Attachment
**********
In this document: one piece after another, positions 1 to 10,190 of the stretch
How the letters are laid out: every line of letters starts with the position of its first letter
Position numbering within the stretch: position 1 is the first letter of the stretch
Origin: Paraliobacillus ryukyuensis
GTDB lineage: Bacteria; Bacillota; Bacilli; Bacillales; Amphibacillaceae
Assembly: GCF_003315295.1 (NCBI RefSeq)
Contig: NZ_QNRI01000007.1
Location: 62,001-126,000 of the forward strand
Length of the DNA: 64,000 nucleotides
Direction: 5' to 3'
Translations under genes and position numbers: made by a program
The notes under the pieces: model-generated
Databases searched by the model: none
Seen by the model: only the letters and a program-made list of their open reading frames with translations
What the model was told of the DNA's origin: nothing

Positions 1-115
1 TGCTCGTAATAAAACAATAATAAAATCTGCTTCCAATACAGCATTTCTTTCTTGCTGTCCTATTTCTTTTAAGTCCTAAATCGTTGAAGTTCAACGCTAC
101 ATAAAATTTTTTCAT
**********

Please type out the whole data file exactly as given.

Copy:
In this document: one piece after another, positions 1 to 10,190 of the stretch
How the letters are laid out: every line of letters starts with the position of its first letter
Position numbering within the stretch: position 1 is the first letter of the stretch
Origin: Paraliobacillus ryukyuensis
GTDB lineage: Bacteria; Bacillota; Bacilli; Bacillales; Amphibacillaceae
Assembly: GCF_003315295.1 (NCBI RefSeq)
Contig: NZ_QNRI01000007.1
Location: 62,001-126,000 of the forward strand
Length of the DNA: 64,000 nucleotides
Direction: 5' to 3'
Translations under genes and position numbers: made by a program
The notes under the pieces: model-generated
Databases searched by the model: none
Seen by the model: only the letters and a program-made list of their open reading frames with translations
What the model was told of the DNA's origin: nothing

Positions 1-115
1 TGCTCGTAATAAAACAATAATAAAATCTGCTTCCAATACAGCATTTCTTTCTTGCTGTCCTATTTCTTTTAAGTCCTAAATCGTTGAAGTTCAACGCTAC
101 ATAAAATTTTTTCAT